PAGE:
What’s On Your Nightstand :: July

Nightstand

I’ll be taking part in What’s On Your Nightstand, a monthly post set for the fourth Tuesday of the month (I’m a bit late to begin with, but will definitely make it on time next month!). Long story short, What’s On Your Nightstand is meant to feature a list of books read during the current month, and the planned reading list for the coming month.

So here it goes. Surprisingly, I’ve had a somewhat proficient June in terms of reading, although I’m no longer stuck on a tube for two hours a day on my way to and from work, and therefore I’ve got less time for reading. But although I haven’t reviewed anything (so ashamed!!!), I’ve managed to read quite a couple of books:

  • The Decameron: Classic tome of a book I’ve avoided for years. Mixed feelings, I didn’t really find the stories captivating, as opposed to the ones I’d read in the similarly formatted The Arabian Nights years back.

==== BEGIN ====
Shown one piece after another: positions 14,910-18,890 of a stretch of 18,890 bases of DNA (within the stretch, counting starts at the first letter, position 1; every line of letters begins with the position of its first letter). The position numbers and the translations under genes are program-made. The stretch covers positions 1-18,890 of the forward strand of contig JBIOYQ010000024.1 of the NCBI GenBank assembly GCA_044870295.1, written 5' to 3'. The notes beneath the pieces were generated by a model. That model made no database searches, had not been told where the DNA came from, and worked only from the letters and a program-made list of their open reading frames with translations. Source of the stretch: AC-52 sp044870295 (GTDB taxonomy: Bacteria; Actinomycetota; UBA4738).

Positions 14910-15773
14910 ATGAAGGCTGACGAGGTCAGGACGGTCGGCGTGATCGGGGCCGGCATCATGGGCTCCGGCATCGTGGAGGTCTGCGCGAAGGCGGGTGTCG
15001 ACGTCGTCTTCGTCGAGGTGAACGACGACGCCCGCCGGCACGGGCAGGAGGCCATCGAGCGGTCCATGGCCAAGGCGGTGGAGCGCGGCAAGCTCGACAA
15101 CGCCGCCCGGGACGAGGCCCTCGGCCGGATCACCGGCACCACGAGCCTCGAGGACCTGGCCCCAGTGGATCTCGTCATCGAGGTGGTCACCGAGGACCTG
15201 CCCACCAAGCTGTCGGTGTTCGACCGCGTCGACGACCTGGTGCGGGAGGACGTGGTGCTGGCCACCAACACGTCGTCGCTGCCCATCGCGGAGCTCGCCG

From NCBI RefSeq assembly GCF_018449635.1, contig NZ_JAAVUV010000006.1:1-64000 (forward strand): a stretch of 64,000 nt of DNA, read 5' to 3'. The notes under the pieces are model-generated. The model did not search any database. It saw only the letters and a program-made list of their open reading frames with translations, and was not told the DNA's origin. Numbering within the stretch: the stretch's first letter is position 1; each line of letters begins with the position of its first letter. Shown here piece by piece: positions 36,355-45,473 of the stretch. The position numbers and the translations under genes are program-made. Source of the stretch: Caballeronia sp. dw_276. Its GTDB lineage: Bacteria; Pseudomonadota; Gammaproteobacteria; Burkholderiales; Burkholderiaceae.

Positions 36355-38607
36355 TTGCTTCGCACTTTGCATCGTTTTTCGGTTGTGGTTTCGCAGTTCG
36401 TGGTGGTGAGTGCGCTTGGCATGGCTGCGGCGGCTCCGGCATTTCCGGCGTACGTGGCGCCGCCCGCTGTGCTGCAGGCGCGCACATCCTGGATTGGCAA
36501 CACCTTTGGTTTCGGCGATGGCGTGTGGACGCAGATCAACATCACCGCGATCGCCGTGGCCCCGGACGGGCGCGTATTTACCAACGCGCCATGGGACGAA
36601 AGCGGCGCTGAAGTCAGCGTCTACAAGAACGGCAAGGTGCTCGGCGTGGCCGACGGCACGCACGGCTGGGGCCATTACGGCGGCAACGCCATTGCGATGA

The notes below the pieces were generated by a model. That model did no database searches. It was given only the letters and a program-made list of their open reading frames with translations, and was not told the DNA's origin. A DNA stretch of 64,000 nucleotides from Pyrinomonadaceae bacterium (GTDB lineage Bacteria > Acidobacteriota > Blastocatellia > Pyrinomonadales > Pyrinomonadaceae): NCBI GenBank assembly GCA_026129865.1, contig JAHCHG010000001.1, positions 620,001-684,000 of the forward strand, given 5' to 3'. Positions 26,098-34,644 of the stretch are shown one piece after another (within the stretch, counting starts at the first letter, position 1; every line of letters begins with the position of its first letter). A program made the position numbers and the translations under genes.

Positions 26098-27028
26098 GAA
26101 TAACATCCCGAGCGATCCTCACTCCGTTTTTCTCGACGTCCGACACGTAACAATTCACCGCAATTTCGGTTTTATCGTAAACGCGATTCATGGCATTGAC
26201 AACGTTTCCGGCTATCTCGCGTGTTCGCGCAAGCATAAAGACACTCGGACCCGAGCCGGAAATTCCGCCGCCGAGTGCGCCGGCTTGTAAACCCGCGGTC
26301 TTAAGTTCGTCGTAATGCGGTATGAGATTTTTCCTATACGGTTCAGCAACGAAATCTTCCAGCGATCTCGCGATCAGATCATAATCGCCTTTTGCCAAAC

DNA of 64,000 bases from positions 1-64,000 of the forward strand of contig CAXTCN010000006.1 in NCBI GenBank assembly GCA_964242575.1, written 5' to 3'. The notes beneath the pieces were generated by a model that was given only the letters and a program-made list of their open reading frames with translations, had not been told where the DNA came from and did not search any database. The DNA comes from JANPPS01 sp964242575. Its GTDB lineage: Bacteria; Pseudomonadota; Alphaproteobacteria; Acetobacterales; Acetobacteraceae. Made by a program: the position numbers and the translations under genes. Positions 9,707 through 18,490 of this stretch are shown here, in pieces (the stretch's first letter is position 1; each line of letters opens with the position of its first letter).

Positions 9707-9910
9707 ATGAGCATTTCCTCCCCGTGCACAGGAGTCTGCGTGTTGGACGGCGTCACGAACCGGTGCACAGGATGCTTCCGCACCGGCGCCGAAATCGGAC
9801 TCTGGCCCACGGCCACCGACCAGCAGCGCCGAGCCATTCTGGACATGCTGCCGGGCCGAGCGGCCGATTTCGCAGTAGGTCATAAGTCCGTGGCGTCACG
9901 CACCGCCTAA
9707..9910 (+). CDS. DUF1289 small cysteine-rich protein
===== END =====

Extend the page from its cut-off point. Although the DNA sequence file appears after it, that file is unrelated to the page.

• The Inheritance of Loss: I’ve had this for a couple of years and ignored it as my best friend had read it and thought it boring. I actually liked it quite a lot, though it did take me a bit longer than usual to finish.
  • The Orphan Master’s Son: I loved this book. It won the Pulitzer Prize for Fiction this year, which is pretty much why I chose it, having not read anything by the author and knowing next to nothing about North Korea to begin with. It took me forever to finish, and it was a sad, uncomfortable read, but it was absolutely extraordinary.


July’s Reading List

  • The Agony And The Ecstasy: I’m already 30 pages into this Michelangelo biography, which I chose because I really liked Stone’s Van Gogh’s biography, Lust For Life. It’s 700 pages long so I don’t know how many other books I’ll be able to read this month.
  • Faulks on Fiction: I bought this used paperback in Soho a couple of months ago, placed it on a shelf and somewhat forgot about it.
  • The Lacuna: Again another book I’ve had for a while, this one on my Kindle.

I think that’s it for this month’s What’s On Your Nightstand. I’ve been reading on tubes and buses ever since I can remember, and now that my office is finally within walking distance from my flat, I’m enjoying my morning walk but so badly missing my commuting reading sessions.